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Last year's negative CPI is the Klein index - small and negative and not to Klein's credit. He failed to understand early in the year that Benjamin Netanyahu's arrival at the treasury, combined with U.S. loan guarantees and the end to the Iraq war all added up to a strategic sea change.

He did not believe the rise in stocks and bonds that started in March and he reckoned the bubble would burst quickly. He continued to believe the big problem was the large deficit in the budget that would lead to a crisis and spiraling inflation.

So, he continued a defensive policy of high interest rates through the year, causing enormous damage to the business sector and creating negative inflation - deflation - for the first time in the history of the state. Even International Monetary Fund officials were found criticizing the government.

Mistakes of course can be made in forecasts. There's no economic expert who knows how to predict exactly what will happen in the coming year. But in monetary policy, interest rates are a flexible instrument. Rates can be changed quickly, every month - or even every week - so if a certain reduction appears to be a mistake, it can be corrected quickly.

But Klein did not listen to all the advice around him, not to the treasury, not to private sector economists. He lowered rates too slowly and too late. His aim was to reach a CPI of 1-3 percent, so a negative index is a definite failure.

Yesterday's explanations from the central bank were pitiful. Once again we hear the expectations for inflation were in the 1-3 percent range - but one doesn't go shopping with expectations. The only thing that counts is results, real results. Expectations are measured with various models, and who's to say the central bank model is the most correct?

The bank says the main forces lowering prices was the shekel strengthening against the dollar and the recession. That's very interesting. The high interest rate Klein maintained was one of the elements, if not the main one, for the revaluation of the shekel upward and the dampening of economic activity.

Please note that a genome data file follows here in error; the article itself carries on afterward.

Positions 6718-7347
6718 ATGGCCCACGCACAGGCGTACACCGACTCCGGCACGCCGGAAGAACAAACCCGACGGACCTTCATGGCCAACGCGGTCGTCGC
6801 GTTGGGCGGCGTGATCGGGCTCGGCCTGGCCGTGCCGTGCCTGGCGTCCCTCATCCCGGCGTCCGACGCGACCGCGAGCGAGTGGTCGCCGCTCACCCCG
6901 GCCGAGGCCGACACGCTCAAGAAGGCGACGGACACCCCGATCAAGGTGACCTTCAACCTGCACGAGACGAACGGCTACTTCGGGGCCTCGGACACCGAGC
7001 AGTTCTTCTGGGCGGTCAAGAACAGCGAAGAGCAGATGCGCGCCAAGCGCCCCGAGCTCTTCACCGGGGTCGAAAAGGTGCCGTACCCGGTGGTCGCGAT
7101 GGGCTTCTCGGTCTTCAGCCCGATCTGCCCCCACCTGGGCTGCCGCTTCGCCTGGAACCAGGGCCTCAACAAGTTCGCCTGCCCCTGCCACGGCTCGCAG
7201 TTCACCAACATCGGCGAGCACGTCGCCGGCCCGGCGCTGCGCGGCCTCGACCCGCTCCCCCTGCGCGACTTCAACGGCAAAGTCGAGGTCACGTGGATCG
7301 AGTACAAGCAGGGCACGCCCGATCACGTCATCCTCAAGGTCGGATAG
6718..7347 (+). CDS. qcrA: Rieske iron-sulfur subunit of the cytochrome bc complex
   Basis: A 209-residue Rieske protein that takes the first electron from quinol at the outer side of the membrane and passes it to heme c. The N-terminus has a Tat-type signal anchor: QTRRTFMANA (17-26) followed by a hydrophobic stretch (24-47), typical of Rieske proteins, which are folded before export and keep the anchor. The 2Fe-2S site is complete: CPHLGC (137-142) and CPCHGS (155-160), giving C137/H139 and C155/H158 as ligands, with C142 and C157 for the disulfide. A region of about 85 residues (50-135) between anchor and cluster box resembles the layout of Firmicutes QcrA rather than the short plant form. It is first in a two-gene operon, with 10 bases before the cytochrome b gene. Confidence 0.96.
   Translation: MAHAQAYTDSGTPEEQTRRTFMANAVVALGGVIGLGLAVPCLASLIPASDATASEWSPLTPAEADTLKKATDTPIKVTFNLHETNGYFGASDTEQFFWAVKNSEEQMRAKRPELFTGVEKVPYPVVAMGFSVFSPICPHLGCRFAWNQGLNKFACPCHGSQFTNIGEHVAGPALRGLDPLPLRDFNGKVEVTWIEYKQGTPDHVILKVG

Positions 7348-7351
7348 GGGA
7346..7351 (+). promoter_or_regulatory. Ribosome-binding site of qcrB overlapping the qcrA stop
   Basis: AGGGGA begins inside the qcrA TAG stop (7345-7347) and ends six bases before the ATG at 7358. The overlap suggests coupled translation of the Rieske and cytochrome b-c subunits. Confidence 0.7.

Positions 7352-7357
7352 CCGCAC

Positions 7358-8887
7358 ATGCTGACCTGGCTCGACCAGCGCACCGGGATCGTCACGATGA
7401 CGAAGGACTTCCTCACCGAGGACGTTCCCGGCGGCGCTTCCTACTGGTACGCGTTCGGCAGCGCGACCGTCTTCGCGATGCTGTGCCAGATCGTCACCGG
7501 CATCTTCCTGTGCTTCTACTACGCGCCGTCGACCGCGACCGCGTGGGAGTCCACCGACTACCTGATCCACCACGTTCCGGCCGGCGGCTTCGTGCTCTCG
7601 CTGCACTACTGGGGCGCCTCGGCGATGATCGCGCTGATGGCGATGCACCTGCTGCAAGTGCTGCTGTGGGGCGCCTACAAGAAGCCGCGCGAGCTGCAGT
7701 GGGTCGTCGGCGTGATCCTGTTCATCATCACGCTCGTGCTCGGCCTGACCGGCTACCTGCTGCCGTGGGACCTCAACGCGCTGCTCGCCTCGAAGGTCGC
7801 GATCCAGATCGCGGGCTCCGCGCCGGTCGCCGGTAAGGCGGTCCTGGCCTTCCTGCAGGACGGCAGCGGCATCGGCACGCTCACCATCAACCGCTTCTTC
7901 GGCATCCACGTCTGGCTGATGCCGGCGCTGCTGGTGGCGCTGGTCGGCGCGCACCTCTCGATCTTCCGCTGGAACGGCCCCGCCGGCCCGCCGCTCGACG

Nonetheless, the mourning should not be exaggerated. A negative CPI is not a disaster and not a crash. Hyperinflation is a real disaster, like the 445 percent we suffered in 1984.

A negative CPI does not necessarily prevent growth - it is possible to have zero inflation and economic growth. Until the outbreak of the intifada, 2000 was one of the best years in the history of the economy - with zero inflation and 7.4 percent growth.

There are other advantages to a negative CPI. It provides stability. This month's salary is the same as last month's - and even worth more. Anyone who took a mortgage linked to the index or the dollar is paying less every month, which improves their survivability.

Renters pay less and the government also profits from the negative index. Linked government payments on internal debt and National Insurance Institute payments even decline, and that is an enormous budget saving.

In other words, the real problem is not the negative index but the heavy recession and unemployment resulting from the political situation, the intifada and terror attacks.

A wise political-economic policy aims for a low index and growth. For that we need a political horizon offering hope for peace and better lives that will bring tourists back, as well as investments and private consumption. Then the economy will move into rapid growth, with declining unemployment and stable prices.